Assembly was very simple. You have to attach the handle using the four included bolts. Next, you have to install the wheels using the included nuts, bolts and washers and two wrenches (1/2" & 5/8", not included). Here is where I had a problem. On one of the wheels, the threads of the bolt completely stripped with very little effort at all. I had to use a tap & die set to cut new threads in order to complete the wheel installation. I may replace both wheels with some larger pneumatic ones for added portability in the future. Finally, you have to add the oil to the pump. This compressor does not come with oil, even though the instruction manual says "only use the oil that was shipped with the compressor." The other thing that you will run into is that it does not come with a coupler to connect an air hose to. Although this is very common for air tools not to come with the required fittings to connect it to a hose, there is one difference here. The threads in the pressure switch to install the quick-disconnect coupler are female. I have never seen a quick-disconnect air hose connector (the hose end that has the sleeve to release the connection) with male threads on it. So, even if you already have the fitting on hand, make sure that you get a male-male adapter in order to make the connection. (a brass pipe nipple for you plumbers out there)
The Campbell Hausfeld HL5501 overall seems to be a very good compressor. If you are looking into this compressor because of the reduced noise level that oil-lubed compressors are known for, then you will be disappointed. This compressor is every bit as loud as any comparable oil-free unit. Maybe this is because it is direct-drive and runs at a higher RPM (as apposed to belt-driven models), but at least you don't have to worry about replacing the belt. The pressure gauge on mine reads 115 psi when it shuts off. The box advertises "125 psi max pressure", so I don't know if the guage isn't accurate or what, but the pressure switch is adjustable so this is easy to fix. The whole unit weighs about 65 lbs., which in my opinion is manageable from a portability standpoint.
I would recommend this compressor to the handy home user that wants the reliability and longevity of an oil-lube compressor, but doesn't want to spend a lot of money. It's easy to wheel around the house or garage and light enough to bring to your buddy's house to help with a weekend project. I would not recommend this compressor if the noise level is a big issue, but be prepared to spend a lot more money for a belt-driven unit.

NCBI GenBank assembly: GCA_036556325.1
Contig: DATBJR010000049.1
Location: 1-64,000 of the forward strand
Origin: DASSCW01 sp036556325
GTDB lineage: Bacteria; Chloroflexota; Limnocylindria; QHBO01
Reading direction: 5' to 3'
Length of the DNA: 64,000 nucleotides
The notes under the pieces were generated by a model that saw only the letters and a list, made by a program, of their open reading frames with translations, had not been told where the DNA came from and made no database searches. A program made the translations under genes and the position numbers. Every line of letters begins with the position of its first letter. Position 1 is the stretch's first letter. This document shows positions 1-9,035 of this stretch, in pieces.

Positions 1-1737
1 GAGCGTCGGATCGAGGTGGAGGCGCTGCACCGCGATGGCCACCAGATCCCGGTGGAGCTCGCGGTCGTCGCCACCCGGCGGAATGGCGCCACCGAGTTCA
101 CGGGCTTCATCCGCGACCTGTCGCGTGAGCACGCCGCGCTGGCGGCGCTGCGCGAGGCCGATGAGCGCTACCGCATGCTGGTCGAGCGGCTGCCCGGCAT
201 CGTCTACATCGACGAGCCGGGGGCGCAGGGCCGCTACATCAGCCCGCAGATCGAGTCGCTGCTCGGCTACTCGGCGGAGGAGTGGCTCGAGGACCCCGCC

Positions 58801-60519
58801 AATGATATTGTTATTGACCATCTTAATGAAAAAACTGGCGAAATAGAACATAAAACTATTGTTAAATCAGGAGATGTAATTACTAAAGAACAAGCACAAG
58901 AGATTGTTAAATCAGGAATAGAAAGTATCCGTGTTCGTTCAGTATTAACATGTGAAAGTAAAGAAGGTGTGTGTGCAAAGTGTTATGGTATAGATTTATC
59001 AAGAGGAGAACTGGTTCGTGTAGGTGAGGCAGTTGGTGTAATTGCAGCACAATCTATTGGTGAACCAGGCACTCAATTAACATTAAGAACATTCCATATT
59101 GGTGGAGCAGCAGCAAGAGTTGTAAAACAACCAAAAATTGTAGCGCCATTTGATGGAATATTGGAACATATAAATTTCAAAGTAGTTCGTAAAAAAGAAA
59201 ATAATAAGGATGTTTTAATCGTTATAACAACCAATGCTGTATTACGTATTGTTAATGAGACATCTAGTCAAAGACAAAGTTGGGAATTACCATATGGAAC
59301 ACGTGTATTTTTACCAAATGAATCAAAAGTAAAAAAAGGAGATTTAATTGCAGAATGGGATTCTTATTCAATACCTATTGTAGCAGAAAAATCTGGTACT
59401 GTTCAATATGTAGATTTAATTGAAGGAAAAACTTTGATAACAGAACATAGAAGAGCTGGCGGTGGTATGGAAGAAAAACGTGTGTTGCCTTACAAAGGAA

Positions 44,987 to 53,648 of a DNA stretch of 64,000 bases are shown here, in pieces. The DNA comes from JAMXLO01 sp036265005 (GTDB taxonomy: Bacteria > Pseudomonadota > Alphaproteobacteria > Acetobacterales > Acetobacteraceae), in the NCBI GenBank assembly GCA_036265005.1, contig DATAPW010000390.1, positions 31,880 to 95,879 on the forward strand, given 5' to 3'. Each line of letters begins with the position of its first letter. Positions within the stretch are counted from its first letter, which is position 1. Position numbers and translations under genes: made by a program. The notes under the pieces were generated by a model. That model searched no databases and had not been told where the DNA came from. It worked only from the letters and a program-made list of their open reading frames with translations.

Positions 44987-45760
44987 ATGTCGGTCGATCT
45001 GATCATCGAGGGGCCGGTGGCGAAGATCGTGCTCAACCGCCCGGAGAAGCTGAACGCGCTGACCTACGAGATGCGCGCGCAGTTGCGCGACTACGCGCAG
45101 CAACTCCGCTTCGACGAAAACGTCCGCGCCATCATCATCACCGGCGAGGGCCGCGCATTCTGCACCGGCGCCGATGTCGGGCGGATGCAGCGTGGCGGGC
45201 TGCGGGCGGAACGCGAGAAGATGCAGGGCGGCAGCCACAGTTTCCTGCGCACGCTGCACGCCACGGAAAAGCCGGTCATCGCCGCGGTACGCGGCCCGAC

Good lightweight compressor
I've had the HL5501 for a few months now. Until recently I used it for blowing a workbench clean and filling the cars' tires. About a month ago, the home renovation project I bought it for finally got under way.
Using a Gilmour Handi-Sand sand blaster, it worked pretty hard to sand blast a set of garage door hinges custom built by the blacksmith of the family. Sand blasters are notoriously hungry for volume, and the HL5501 was hard pressed to get the job done. For very occasional use, on small projects, I'll blast with it, but I don't think I'd ask it to do any production sand blasting. Twelve pairs of pintle hinges, each leg 2"x 3/16"x 20", took a long, long time.
Which brings me to my first complaint: during that job, a couple of the fittings under the protective plastic shield vibrated loose and leaked enough air that the compressor couldn't reach shut-off pressure. No big deal to pull the cover (four phillips-head screws) and tighten the fittings, but I don't think they ought to have vibrated loose in the first place.
The second job was powering a Porter Cable palm nailer, driving nails for framing work. For this it worked like a champ. Using the nailer at 100psi, the compressor cycled fairly regularly, but could keep up with the nailer without any trouble. It gets an A+ for that job.
The next tool I have in mind to attach is the Critter spray paint rig. It should work okay. We'll see...
Noisy? Yes, but so is every other air compressor I've ever heard, and it cycles fast enough that for occasional use it's tolerable. For a day with the palm nailer, I use hearing protection.
My only real problem with the HL5501, other than fittings that come loose, is that the air outlet comes off the side of the manifold in such a way that by the time you've attached a water filter and a female quick-disconnect fitting, there's quite a bit of potential leverage hanging out there unprotected. I'm always worried about hitting it, or pulling the air hose too hard, or doing some such thing that bends the manifold, or tweaks the regulator, or busts the water filter.
Oh, and in freezing temperatures, the pressure release valve tends to stick open. Nothing an hour in the heated laundry room couldn't cure, but it makes me concerned about what else might stick.
Excellent for hobbiest use. Adequate for renovation use. Don't buy it for sand blasting. Make sure to site it so that that air outlet is protected.
I purchased this for my mom because she lives alone a few miles outside of town. She doesn't need it to run air tools, basically she'll use it for airing up tires. When I first plugged it in I was very suprised at how quickly it was allready filled up. It should work very well for small around the house type stuff.
GREAT FOR THE HOME PROJECT. THE REASON I DIDN'T RATE IT FIVE IS I AM STILL WAITING FOR A REPLACEMENT GAUGE, AND I THINK THEY SHOULD INCLUDE THE NECESSARY OIL WITH THE COMPRESSOR